TV Review: ‘Downton Abbey’
The major-character deaths that rocked the third season of “Downton Abbey” have left series creator Julian Fellowes with considerable work to do as the fourth flight begins, and he responds with a slow-going premiere that quickly escalates in the second chapter. Not all the new or new-ish characters are created equal (sorry, cousin Rose), but for those intoxicated by the program’s split-level charms, a new season of “Downton” is about as close to blue meth as PBS has to offer.
Without giving too much away, the premiere finds Lady Mary (Michelle Dockery) still reeling from the loss of her husband, while eventually beginning to take an interest in the future of the grand estate – to the modest chagrin of her father, Lord Grantham (Hugh Bonneville), who has his own ideas (if history’s any guide, likely awful) about how the place should be managed.
Thankfully, even with the casualties suffered, Grantham’s imperious mother, the Dowager Countess (Maggie Smith, who should have been knighted for this role if she hadn’t already), returns in midseason form, once again tossing off one-liners with a droll, effortless ease that approaches grand larceny. “It’s the job of grandmothers to interfere,” she says at one point.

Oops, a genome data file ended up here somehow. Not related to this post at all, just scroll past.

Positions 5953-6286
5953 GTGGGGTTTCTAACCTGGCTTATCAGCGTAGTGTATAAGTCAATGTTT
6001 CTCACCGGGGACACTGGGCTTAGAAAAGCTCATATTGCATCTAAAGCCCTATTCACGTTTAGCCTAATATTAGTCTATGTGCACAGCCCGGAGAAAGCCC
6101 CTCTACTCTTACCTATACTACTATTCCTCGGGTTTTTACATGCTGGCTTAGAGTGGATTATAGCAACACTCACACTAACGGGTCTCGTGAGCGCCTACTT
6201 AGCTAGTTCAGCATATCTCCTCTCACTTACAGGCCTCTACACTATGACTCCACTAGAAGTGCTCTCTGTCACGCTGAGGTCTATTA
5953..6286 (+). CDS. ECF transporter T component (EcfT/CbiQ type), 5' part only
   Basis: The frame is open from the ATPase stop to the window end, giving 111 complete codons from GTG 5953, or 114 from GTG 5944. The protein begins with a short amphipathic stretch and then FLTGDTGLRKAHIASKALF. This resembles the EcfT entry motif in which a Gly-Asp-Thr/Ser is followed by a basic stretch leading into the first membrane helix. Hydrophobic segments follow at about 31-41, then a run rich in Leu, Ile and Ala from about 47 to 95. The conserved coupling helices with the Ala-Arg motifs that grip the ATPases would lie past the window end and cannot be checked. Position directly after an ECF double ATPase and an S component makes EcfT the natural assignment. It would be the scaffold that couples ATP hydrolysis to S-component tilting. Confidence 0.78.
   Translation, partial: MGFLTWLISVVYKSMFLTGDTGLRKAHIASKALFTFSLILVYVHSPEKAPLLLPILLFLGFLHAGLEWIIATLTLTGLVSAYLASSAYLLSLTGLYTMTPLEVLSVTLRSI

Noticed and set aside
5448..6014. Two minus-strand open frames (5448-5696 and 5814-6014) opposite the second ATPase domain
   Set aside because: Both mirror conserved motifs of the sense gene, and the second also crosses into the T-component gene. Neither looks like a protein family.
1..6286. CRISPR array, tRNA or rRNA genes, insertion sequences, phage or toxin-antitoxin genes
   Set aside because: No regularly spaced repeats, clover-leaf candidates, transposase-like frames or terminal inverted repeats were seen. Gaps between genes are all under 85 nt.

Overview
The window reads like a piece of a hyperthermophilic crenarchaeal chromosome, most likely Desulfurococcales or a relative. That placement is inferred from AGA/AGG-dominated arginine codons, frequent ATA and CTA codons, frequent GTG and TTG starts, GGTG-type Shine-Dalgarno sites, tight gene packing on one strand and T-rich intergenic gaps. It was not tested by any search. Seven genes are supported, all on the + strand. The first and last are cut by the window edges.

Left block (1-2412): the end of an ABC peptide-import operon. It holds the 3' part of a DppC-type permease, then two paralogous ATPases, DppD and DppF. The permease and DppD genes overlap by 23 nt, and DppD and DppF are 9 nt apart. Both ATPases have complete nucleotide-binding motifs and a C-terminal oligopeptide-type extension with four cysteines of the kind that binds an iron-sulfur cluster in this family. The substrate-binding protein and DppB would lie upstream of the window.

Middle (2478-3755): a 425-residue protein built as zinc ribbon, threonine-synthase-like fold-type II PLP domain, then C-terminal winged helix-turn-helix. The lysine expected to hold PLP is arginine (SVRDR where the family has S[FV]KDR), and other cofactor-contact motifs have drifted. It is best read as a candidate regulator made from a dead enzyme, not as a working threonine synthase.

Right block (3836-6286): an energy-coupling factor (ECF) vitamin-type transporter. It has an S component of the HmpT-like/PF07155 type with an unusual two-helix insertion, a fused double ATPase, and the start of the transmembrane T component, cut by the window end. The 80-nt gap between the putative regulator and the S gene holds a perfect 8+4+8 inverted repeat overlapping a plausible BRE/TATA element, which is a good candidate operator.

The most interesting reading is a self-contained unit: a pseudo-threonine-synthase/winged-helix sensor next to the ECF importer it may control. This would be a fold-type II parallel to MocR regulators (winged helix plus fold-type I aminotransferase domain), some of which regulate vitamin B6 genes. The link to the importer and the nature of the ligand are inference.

The Dowager’s combative relationship with Isabel (Penelope Wilton) – like Mary, still nursing emotional wounds from her son’s death – provides one of the current season’s great pleasures.
As for the downstairs contingent, there’s no shortage of melodrama there either, most of it too vital to be teased. Though suffice it to say the swoon-inducing romance between gentleman’s butler Bates (Brendan Coyle) and maid Anna (Joanne Froggatt), having survived several tests, is going to face one more, in a manner that, once again, largely drives much of the story.
The cast is so uniformly good, frankly, it’s tempting not to single anyone out, and Fellowes continues to juggle the dizzying assortment of plots with what appears to be effortless ease. That said, one can see him repeating himself in some of the flourishes as the season progresses. (As in the past, PBS has made all the episodes except the final one available, asking Yankee viewers to be patient and avoid the Twitter feeds of any friends in the U.K. As a result, a return by Shirley MacLaine and guest stint by Paul Giamatti as Cora’s playboy brother in the finale weren’t previewed.)
Already renewed for a fifth season, “Downton” has become its own kind of ratings annuity for PBS, providing the pubcaster with an infusion of vigor that has emboldened it to expand its menu of ambitious dramatic offerings, and once again proving genuine hits in the present environment can originate anywhere.
As these episodes make clear, time is not on the side of “Downton’s” old-fashioned aristocracy, and the damage done to that way of life during World War I looms even larger juxtaposed with knowledge of the trials England is destined to face in the years ahead.
For now, though, this annual escape into the early-20th century is an experience in time travel not to be missed – and Fellowes, if not always generous with his beloved characters, remains the most hospitable of tour guides.